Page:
A number of large phase III clinical trials have been undertaken to try to clarify what role the AIs might play in the treatment and prevention of ER-positive breast cancer. (See related stories at Aromatase Inhibitors.)
Study 1 (Germany and Austria)
Two separate but coordinated phase III randomized clinical trials were conducted in medical centers across Austria (ABCSG trial 8) and Germany (ARNO 95), to see if anastrozole might be a better hormone treatment than tamoxifen for women who have already had surgery and two years of tamoxifen. Patients were randomly assigned, but they knew which arm of the study they were on: 1,606 took tamoxifen for five years while another 1,616 switched to anastrozole after two years of tamoxifen (the sequential arm) and continued for the rest of the five-year treatment time.
Cancer in all of the women had spread to the lymph nodes, but had spread no further (distant metastasis). Women whose tumors were sensitive to estrogen were enrolled in the trials between January 1996 and August 2003. To date, 55 percent have completed treatment and were included in these results if their surgery was at least two years earlier. They have been followed thus far for a median of 28 months.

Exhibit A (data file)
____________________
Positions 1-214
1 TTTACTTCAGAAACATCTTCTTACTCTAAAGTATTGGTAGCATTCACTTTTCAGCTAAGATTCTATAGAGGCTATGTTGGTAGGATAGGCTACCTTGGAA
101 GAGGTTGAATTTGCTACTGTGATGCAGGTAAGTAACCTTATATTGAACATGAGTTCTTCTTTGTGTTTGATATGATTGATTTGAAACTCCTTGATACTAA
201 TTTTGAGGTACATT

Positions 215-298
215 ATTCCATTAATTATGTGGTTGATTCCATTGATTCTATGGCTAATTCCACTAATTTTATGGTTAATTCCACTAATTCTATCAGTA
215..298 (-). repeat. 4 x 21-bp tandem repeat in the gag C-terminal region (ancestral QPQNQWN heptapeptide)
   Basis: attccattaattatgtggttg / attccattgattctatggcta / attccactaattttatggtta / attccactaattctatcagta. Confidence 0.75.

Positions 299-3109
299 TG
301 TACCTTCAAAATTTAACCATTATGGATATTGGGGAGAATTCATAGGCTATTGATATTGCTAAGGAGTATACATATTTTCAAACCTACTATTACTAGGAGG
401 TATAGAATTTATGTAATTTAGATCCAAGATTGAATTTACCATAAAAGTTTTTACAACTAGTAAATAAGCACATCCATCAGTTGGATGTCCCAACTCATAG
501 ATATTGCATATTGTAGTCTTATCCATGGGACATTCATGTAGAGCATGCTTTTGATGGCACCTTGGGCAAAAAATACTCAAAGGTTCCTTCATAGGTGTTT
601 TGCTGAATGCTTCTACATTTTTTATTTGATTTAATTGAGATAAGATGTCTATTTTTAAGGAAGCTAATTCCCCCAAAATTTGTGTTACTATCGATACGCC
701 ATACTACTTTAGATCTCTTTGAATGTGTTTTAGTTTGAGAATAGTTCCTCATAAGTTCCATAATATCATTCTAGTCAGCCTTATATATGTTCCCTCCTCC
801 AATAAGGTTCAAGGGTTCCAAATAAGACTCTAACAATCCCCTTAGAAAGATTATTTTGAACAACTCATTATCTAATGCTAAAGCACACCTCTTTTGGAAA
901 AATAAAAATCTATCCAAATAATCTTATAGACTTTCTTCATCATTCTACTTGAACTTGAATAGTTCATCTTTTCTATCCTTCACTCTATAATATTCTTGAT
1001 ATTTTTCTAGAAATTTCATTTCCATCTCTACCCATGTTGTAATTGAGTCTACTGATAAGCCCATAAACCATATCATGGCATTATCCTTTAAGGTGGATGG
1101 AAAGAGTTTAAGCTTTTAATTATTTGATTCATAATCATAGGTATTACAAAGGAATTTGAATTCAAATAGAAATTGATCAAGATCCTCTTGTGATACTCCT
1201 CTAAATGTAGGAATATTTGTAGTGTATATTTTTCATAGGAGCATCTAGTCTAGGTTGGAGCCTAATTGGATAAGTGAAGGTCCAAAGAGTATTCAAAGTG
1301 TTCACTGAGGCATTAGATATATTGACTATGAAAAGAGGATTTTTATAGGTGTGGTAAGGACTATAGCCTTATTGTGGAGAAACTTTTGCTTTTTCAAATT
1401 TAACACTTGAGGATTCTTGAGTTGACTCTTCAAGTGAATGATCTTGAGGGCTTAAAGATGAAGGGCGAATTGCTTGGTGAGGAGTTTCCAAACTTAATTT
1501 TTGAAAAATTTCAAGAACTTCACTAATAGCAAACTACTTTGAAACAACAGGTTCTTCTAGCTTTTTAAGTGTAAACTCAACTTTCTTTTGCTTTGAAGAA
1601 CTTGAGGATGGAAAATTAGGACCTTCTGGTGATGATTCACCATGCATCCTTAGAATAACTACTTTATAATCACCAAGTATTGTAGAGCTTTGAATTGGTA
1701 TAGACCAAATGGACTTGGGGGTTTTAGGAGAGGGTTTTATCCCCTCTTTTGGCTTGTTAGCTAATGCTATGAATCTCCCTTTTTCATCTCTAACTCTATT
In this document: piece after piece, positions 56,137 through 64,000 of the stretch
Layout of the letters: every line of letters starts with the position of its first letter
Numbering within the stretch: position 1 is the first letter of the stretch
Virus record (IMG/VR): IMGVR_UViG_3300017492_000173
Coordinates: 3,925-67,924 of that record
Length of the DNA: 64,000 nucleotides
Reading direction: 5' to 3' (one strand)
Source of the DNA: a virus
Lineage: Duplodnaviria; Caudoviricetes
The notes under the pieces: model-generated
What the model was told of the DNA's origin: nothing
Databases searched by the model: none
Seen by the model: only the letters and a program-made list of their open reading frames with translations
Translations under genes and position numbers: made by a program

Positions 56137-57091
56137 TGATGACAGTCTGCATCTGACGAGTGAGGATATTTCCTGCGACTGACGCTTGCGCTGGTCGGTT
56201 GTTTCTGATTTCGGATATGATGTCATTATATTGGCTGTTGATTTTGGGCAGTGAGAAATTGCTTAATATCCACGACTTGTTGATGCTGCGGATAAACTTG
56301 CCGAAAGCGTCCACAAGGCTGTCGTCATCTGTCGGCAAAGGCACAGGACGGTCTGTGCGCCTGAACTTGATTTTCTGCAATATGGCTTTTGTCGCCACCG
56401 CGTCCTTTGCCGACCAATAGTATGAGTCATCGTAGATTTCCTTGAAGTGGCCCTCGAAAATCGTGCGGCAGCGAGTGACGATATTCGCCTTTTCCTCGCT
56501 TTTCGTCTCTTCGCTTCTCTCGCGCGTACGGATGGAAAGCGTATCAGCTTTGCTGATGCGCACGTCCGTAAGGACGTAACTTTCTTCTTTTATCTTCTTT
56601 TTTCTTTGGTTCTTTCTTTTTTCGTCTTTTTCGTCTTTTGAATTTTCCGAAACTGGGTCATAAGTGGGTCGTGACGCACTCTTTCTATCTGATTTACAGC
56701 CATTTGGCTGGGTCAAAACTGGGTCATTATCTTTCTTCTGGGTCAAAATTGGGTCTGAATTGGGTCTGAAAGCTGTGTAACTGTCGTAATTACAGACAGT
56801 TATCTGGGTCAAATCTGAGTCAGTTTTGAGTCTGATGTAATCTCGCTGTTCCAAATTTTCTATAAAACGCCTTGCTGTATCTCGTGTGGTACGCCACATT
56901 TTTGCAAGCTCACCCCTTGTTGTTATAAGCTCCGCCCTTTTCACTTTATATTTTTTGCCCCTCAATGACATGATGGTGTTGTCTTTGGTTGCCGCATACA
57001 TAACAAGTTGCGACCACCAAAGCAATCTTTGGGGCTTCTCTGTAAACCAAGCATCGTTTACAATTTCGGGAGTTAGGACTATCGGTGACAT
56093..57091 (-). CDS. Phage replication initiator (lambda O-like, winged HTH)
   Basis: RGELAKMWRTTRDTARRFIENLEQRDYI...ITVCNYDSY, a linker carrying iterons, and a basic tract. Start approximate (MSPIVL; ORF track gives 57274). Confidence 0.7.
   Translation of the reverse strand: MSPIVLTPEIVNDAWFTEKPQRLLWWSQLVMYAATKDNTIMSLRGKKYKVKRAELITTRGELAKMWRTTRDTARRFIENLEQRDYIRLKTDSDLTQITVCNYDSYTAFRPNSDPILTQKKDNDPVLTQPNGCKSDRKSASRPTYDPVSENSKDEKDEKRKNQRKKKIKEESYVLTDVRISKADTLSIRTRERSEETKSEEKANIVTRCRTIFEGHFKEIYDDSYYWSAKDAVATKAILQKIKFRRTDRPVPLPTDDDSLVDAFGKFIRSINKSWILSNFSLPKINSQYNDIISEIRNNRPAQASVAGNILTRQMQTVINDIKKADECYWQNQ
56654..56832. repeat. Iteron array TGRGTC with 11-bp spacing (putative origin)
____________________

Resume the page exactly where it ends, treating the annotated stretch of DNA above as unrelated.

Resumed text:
The large team including many study groups throughout Austria and Germany was led by Raimund Jakesz, M.D., of the Vienna Medical University and Vienna General Hospital in Vienna, Austria.
Study 1 Results
Of 1,606 women assigned to five years of tamoxifen, 110 (6.8 percent) had a recurrence of their breast cancer compared to 67 of the 1,608 women (4.2 percent) who switched to anastrozole after two years on tamoxifen. Switching to anastrozole therefore reduced the risk by 40 percent.
There were 59 deaths in the tamoxifen-only group, 31 resulting from breast cancer. In the sequential group, 45 women died, 24 from breast cancer.
Significantly more women in the tamoxifen-alone group had blood clots (12 compared to 3), and in nine patients they led to a blocked artery, compared to only two in the sequential group. More than twice as many women receiving anastrozole had bone fractures (34 compared to 16) and also nausea (25 compared to 10), both statistically significant, and there was a non-significant trend towards more bone pain, reported by 213 compared to 177 taking tamoxifen alone.